Seems like only yesterday i was wondering if the edge would hold. Of course, that’s because I actually typed those exact words yesterday. Then, at about 10 minutes to eight, the actual spot in the picture of the Gold Bluffs that I published yesterday, broke off. Off. BOOM, like a mortar landed, and then the whole middle section tumbled down the bluff with a hiss. Nobody got hurt, and we wouldn’t know until this morning if it blocked our road out (it didn’t, not entirely), but boy howdy does it get your attention. Awarding a victory to the edge, it seems, may have been a bit premature.
I was up and out early this morning, anxious to check the road and, frankly, anxious to get out of California. I love California, I just feel like over the past two trips I’ve been in it for a long time. I was ready to see Oregon, and learn new things.
It didn’t take long. Since about Eureka, CA, yesterday, I’ve been noting a difference in the edge. Giving credit to the redwoods for holding the banks, I attributed the difference to them. What’s really happening is very different, and may move things a tick more in the direction of the Pacific. It’s at about Eureka that the Cascadia Subduction Zone and the North American Plate meet. This, in fact, rather than the sea and the edge, is where the battle is raging. The North American Plate – that’s us – is moving southwest, and the Cascadia Zone (which is three plates and runs all the way to Vancouver) is moving east. The Cascadia plates are not as heavy as the North American Plate and so they are sliding under it. This pushes the North American Plate up, but it also scrapes off the top of the Cascadia Plates and leaves the resulting sand and rock piled up on the edge. Sometimes the resulting pile is populated by trees, sometimes it is a tumble of rocks, sometimes it is piles of sand. And it is all happening well below us as the country continues to grow and change. As the evidence at Gold Bluffs last night suggests, the edge is always changing.
At the mouth of the second largest river in California, the Klamath, I see the shifting sands of the edge face to face. There is a sandbar here where the river meets the sea and it moves contnuously, at some times nearly separating the river from its intended target altogether. Further north, deeper into the Cascadia Subduction Zone, I see a softer edge. To be sure there are still rocky promontories, but things are rounder. There is more earth involved. The valleys are broader and the hills are less violent. Dense groves of fir replace the redwoods and stand, waiting for the axe, as far as the eye can see. This is timber country. Hillsides are dotted with clear cuts, soaking in the sun that will nurture the next generation of timber framing. While unsightly, it only takes seeing a couple that are 10 or 15 years old and full of beautiful young fir to give one a sense of renewal.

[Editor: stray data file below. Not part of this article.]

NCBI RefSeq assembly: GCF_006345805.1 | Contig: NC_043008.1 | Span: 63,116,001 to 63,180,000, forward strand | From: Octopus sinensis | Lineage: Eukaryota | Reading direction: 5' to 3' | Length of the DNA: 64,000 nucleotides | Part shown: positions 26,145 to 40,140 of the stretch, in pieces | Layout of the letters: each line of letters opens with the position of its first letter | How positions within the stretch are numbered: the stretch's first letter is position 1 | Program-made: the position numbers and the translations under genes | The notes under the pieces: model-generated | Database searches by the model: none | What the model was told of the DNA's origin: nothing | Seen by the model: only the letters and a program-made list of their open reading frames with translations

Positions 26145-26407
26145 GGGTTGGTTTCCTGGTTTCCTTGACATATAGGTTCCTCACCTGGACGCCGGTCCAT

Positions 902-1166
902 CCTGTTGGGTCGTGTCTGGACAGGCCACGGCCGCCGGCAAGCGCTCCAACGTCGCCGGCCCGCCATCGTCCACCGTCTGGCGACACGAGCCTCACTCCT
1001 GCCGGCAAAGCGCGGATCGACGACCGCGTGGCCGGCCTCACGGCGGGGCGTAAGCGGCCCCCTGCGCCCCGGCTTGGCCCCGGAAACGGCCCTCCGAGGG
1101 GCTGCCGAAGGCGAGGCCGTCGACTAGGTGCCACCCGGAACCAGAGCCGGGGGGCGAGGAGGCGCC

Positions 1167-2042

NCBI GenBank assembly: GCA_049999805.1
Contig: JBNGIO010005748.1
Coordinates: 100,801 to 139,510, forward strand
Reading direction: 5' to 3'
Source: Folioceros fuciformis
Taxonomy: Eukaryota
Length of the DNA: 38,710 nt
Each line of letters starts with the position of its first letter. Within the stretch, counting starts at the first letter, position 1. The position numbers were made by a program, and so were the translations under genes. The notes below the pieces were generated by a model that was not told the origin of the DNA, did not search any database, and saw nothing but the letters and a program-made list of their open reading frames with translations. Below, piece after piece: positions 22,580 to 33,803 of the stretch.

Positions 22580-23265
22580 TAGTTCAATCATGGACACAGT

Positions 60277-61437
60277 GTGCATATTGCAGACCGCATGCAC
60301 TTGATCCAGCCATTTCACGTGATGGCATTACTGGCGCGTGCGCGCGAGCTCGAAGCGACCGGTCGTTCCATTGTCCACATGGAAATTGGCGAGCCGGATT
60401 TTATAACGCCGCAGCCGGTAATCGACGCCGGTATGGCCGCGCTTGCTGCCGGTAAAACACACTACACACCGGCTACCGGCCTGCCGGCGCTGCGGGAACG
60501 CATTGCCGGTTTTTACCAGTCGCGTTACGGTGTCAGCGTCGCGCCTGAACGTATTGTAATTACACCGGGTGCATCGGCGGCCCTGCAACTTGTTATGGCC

I miss the western most part of the Oregon edge at Point Blanco due to a closed road, and have to settle for the second westernmost further north at Cape Arago. Between them, I get up close and personal with the effects of the Cascadia Subduction Zone around Bandon. The famous golf course notwithstanding, the bulk of this area along the edge is massive, Sahara-like sand dunes. Shining tan dunes contrast with the gray sands of the beaches and demonstrate a different a source material. 100,000 years ago is when it started. Sands from the surrounding rivers, chiefly the Umpqua trundled downstream only to be met with a rising coastal plain where the North American Plate slid over the Cascadia Plates. There they piled up, shaped by the winds, and there they remain. The youngest of them began forming 7,000 years ago. Dotted with tree islands of dark green Spruce and Fir, they are oddly beautiful.
Just north of the dunes, I find Cape Arago. Bang out into the ocean north of the shipping village of Coos Bay, it is marked by the Cape Arago Lighthouse steering boats clear of the rocky Wilsons Reef. Sir Francis Drake supposedly anchored up here in the shelter of the point in the early 1500’s and the cape is named for his French surveyor. I chat with an old dude sitting in the wind with his binoculars who comes here regularly to look for whales. He doesn’t photograph them, he just looks at them. Said he’s been doing it for years. He seems supremely happy.
I’m anchoring up tonight in Reedsport, OR. There isn’t much here, but I did find a decent hotel. After a week and half mostly sleeping outside, I could use a little re-boot. Tomorrow I will keep pushing north to the Washington border at Astoria and, perhaps, make a side trip inland to see Mt. St. Helens. I expect to have many more of my pre-conceptions and ill-drawn conclusions shattered along the way.